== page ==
Every day, on my way home from work I pass this wonderful dead tree that sits at the edge of an open field. I think it's beautiful even though it doesn't have any leaves.
The Red Tail hawks pretty much love it too. because they sit in this tree on a regular basis to look for prey. Here is a photo of a hawk sitting in the tree that I took last year. I see this hawk pretty frequently; and you can see that he's looking right at me.
I took these photos last week on my way home from work. There she/he was, sitting in the usual spot, overlooking his domain.
I'm fascinated by hawks. I try to read everything I can about them. We have several different types that live here, and they're all beautiful.
Here are two photos of what I believe is a young Cooper's Hawk. Isn't he gorgeous!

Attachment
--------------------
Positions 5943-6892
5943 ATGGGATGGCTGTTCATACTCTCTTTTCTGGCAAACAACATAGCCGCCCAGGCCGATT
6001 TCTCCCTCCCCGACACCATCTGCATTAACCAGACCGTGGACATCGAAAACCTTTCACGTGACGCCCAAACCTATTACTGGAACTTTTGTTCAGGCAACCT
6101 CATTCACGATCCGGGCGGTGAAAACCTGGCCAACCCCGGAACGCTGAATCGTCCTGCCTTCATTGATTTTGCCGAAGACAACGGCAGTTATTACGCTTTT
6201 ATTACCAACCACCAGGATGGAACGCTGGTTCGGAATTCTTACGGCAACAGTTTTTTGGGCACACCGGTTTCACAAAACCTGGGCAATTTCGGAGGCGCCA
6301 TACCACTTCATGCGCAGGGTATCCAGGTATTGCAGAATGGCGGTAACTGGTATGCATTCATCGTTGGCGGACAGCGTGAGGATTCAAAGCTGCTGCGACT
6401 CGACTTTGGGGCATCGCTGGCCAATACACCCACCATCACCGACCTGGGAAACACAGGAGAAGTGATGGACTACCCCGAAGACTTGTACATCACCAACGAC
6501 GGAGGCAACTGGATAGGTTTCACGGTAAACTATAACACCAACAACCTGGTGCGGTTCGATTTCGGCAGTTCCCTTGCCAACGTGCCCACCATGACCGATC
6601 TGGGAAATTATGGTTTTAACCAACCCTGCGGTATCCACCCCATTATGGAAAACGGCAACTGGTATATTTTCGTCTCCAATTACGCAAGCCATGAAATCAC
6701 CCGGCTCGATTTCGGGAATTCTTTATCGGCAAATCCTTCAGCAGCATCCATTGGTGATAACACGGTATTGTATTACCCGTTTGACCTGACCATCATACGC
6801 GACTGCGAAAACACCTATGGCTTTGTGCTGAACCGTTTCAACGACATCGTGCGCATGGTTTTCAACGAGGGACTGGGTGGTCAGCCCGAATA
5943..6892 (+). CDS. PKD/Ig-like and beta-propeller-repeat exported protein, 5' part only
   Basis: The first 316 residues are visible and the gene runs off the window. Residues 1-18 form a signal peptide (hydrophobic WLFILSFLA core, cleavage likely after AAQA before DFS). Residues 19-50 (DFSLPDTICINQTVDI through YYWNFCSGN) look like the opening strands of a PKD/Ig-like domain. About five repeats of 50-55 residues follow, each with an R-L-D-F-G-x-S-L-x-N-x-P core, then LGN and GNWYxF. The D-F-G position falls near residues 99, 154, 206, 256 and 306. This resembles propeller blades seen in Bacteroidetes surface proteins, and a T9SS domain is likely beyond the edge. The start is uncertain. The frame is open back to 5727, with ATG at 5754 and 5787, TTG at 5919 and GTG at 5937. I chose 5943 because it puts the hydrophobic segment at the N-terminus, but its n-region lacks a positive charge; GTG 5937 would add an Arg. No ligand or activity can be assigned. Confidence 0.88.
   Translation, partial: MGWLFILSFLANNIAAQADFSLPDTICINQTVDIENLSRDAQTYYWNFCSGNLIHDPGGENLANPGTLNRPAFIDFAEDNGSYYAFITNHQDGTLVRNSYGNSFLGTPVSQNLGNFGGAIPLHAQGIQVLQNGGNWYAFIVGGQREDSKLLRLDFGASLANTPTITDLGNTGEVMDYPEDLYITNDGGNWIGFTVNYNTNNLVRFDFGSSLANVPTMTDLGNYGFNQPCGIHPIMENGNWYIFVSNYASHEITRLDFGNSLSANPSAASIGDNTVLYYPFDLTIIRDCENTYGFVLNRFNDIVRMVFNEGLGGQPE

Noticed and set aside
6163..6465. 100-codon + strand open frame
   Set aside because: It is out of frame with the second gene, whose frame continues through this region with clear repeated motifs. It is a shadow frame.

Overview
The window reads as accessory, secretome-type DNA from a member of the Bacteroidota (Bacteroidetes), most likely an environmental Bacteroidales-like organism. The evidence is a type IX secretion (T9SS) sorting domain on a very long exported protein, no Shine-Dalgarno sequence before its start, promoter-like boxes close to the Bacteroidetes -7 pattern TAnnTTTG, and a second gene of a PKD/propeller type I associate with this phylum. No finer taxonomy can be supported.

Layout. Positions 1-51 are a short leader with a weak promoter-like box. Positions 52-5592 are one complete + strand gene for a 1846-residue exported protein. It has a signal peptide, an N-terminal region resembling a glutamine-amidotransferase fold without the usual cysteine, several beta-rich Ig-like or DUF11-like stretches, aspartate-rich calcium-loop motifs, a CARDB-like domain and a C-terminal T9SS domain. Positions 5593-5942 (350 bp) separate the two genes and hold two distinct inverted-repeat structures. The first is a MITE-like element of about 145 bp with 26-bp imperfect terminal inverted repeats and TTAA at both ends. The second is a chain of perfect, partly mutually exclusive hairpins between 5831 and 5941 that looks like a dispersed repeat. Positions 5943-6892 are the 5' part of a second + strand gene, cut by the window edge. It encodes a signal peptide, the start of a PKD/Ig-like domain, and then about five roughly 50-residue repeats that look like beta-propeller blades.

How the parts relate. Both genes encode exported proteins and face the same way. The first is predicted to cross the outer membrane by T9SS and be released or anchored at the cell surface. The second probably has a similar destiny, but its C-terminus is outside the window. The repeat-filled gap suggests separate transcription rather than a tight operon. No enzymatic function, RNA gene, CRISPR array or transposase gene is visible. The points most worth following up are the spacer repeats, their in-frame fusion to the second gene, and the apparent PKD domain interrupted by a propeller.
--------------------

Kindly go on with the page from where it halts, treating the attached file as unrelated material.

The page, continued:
After doing some reading, this is what I learned: All raptors are classified as Falcaniforme, which includes eagles and hawks. These are subdivided in the United States into four groups: buteo, accipiter, kites, and harriers. Red-tail Hawks are "broad-winged or soaring hawks," classified as Buteo jamaicensis. They have large wings and relatively short tails used for soaring while searching for prey. Most buteo species live in open area habitats like grasslands and prairies and mainly eat rodents and other small mammals.
Accipiter species include the Cooper's and Sharp-shinned hawks and are considered forest-dwelling hawks. They have short, rounded wings and long rudder-like tails. Their flight pattern consists of several rapid wing beats, short, gliding flight, followed by more rapid wing beats. Their body shapes and flight pattern make them agile hunters of birds. The number of accipiters had a serious decline in the 80s with the use of DDT and are now starting to stabilize.
All raptors are protected by the Migratory Bird Treaty Act.